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"Ciabatta after first rise" by Rebecca Siegel

“Ciabatta after first rise” by Rebecca Siegel

I love some of Jordan Dane’s posts. This one is a keeper.

5 Key Steps to Develop a Story from Scratch
https://killzoneblog.com/2015/09/5-key-steps-to-develop-a-story-from-scratch.html

Here are some choice quotes:

  1. Imagine basic ‘what ifs” about a potential character (a storyteller) and a problem
  2. Next, whose story will it be?
  3. What is the external conflict between the main players (villain or adversary included)?
  4. What’s at stake & how will the stakes escalate and play out?
  5. Now draft your “pitch” or a premise.

Jordan Dane’s unpacked explanations offer real insight on this thorny process which is really the whole process of writing in microcosm. And that’s good advice you can take to the bank.

A good premise should:

  • Be concise
  • Be evocative
  • Be framed from a “what if” question
  • Be written in present tense with an easily understood sentence structure that makes the story seem familiar yet with a hook or difference to stand out from other books.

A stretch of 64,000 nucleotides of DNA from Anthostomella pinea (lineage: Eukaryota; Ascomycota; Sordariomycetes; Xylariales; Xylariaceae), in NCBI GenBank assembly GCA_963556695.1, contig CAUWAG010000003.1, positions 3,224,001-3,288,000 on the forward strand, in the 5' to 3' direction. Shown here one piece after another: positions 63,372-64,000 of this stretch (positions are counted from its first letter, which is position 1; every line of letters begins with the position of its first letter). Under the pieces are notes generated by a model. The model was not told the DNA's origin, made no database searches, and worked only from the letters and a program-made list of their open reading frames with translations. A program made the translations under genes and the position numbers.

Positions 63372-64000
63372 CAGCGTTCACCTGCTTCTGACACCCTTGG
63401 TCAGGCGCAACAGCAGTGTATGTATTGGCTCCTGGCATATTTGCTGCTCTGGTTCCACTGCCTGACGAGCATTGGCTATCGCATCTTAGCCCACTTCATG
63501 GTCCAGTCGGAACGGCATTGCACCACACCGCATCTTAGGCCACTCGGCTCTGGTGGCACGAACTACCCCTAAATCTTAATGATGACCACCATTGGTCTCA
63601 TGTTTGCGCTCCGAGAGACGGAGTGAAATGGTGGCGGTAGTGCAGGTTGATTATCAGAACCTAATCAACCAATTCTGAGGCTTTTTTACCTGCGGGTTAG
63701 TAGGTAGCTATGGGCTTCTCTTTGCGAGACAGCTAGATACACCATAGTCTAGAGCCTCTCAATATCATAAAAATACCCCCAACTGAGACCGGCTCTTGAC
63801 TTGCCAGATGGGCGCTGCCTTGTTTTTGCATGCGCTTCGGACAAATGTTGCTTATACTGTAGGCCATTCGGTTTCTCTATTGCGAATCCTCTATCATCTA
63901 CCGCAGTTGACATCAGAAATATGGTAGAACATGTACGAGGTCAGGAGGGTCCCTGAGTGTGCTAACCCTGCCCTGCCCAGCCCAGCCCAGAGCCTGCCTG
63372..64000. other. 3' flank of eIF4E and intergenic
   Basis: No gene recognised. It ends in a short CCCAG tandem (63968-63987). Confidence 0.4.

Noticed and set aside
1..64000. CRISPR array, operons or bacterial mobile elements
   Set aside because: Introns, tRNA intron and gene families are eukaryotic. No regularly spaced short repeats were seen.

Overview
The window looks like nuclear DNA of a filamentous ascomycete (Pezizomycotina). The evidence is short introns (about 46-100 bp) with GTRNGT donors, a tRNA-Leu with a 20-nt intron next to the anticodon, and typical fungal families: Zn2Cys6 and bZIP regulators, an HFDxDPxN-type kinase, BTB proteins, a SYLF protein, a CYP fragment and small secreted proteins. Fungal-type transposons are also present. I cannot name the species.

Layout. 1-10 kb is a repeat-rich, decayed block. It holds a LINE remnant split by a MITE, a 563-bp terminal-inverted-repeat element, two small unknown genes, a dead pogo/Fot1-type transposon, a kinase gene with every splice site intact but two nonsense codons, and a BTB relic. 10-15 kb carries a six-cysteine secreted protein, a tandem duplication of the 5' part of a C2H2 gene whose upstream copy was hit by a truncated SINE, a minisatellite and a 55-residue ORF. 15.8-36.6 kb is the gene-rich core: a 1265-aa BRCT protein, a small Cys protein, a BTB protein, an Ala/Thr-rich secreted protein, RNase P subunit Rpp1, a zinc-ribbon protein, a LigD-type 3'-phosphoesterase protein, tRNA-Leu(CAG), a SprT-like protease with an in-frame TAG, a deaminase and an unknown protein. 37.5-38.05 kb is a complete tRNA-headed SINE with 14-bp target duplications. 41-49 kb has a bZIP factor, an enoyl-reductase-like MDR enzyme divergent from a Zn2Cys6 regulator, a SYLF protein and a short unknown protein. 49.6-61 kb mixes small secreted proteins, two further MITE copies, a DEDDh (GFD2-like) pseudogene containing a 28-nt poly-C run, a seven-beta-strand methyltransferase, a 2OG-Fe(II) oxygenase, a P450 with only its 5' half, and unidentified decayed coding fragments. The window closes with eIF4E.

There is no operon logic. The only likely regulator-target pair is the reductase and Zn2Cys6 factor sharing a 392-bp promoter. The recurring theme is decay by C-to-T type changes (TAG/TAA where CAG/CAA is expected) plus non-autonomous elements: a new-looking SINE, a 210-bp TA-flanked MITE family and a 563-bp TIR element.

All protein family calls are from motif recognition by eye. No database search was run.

• It should contain a character, a conflict, and a hook.
  • It should have universal appeal
  • Be limited in word count (maybe up to 35 words or less, or 2-3 concise sentences)
  • The core story should be centered on an idea that jumps out at anyone.

I recommend reading the entire article and applying it to a future work-in-progress.

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Source: Novel Journey: Interview with Tim Maleeny.

The ideas that can drive a story immediately lead to questions. What happens next? Why did she do that? Who killed him? What would you do under similar circumstances? If a premise doesn’t lead to an endless series of questions, it won’t sustain a novel-length story.

Practical advice.

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